Last year, six AUPP students took advantage of AUPP’s automatic transfer to University of Massachusetts, Lowell (UML). We got in touch with the students to see how they were doing in the United States.

The students shared their excitement of seeing snow for the first time in their lives, and experiencing the cultural differences in the US while being able to communicate with the large Khmer population at UML. It is their home away from home.

Below is the conversation we had with one student in particular. Check it out!


What was your major at AUPP?

My major was Business Administration.


When did you move to UML?

I transferred from AUPP to Umass Lowell on August 18th, 2015.


Why did you want to study in the US?

There were a few reasons why I wanted to study in the States. First of all, I wanted to explore and to get to know more about American education. I wanted to gain more experience of both studying and living abroad.


How did AUPP help prepare you for your time at UML?

The 2+2 program at AUPP is designed for sophomores to continue our study as Juniors and Seniors in America which enabled me to come to UML. I also got to know Dr. Chigas, who is a Professor at Umass Lowell and AUPP. I bet some of our current students know about him.


What have you liked most about your time in the USA?

Since I came here, I have been welcomed by lots of people in the States. I have met lots of helpful professors and friends. One of the most memorable parts was seeing snow for the first time in my life. It was so beautiful.

I have also been to many places around MA and I have visited New York and Rhode Island. I’ve been able to eat in many Cambodian restaurants. It has been fun to join many programs and clubs.


What advice would you have for students interested in studying abroad?

First of all, my suggestion for our current students is to work on their time management. You need to know what you have to do and plan accordingly. I, myself, need to do everything. I can’t depend on anyone here because they also have their own work. So, I have to go to grocery stores, prepare food for myself, and do housework. Moreover, I also have tons of schoolwork to do. Therefore, if you can manage your time well, you will be alright.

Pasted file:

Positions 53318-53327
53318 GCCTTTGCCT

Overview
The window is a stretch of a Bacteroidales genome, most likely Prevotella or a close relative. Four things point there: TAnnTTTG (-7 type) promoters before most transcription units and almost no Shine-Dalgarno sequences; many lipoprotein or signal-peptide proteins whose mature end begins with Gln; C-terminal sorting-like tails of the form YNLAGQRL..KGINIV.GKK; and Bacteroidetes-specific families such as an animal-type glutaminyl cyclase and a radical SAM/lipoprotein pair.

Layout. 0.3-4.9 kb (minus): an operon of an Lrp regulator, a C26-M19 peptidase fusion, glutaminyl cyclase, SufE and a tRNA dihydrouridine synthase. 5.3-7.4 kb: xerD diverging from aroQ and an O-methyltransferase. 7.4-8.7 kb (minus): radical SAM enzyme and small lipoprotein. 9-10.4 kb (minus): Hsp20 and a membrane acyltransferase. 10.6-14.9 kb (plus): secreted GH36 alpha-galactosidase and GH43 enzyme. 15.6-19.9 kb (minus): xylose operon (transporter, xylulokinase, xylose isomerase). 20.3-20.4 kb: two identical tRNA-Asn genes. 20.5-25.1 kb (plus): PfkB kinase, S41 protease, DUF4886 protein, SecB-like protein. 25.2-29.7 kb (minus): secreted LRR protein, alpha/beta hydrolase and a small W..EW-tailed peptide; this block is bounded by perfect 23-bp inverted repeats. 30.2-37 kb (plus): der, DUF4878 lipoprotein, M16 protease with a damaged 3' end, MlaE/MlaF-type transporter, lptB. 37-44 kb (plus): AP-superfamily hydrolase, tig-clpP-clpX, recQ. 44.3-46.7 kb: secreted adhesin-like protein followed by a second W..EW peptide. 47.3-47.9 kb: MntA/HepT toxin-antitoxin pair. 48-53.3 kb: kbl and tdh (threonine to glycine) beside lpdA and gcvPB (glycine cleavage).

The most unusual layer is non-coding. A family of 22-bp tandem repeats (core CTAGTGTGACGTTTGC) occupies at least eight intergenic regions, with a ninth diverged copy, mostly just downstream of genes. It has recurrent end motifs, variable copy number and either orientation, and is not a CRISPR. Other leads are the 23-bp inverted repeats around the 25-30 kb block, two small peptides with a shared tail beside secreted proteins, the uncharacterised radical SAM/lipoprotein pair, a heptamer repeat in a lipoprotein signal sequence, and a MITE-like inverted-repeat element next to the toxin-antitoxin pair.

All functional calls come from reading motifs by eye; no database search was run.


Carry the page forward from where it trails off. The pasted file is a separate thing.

Second, you have to be punctual for every class and meeting. Here, people take time seriously so you have to arrive before/on time. If you live off campus like me, you have to wake up early in the morning to walk to the bus stop which takes about 7 minutes and then take a school bus to school which takes another 20 minutes.

Third, my suggestion is to be well-organized. I personally took six courses for both semesters. It was tough. However, I took advantage of using a Weekly Academic Planner to help me. I listed all dates for exams, quizzes, assignments, and homework. It is really helpful so you don’t forget what needs to be done and when as there are lots of work to submit.

Last but not least, you need to be well-prepared. Despite being here for about a year, I still find it hard to adjust to the weather. People say “Winter is in the morning, and Summer is in the afternoon.” You do not want to wear sweatpants and a T-shirt when it is 10 Fahrenheit – or – a winter coat when it is 70 Fahrenheit. You have to check the weather before going out!

I have learnt that nothing is impossible as long as you try and do not give up.


What would you like to do next?

As an international student, I can’t work off campus or do an internship until this summer, I guess. In the meantime I am searching for jobs on campus. Hopefully there will be something available. I will also take advantage of the enroll co-op program at school so they can help me find internships and I can also get credits from this. That is what I plan for now.


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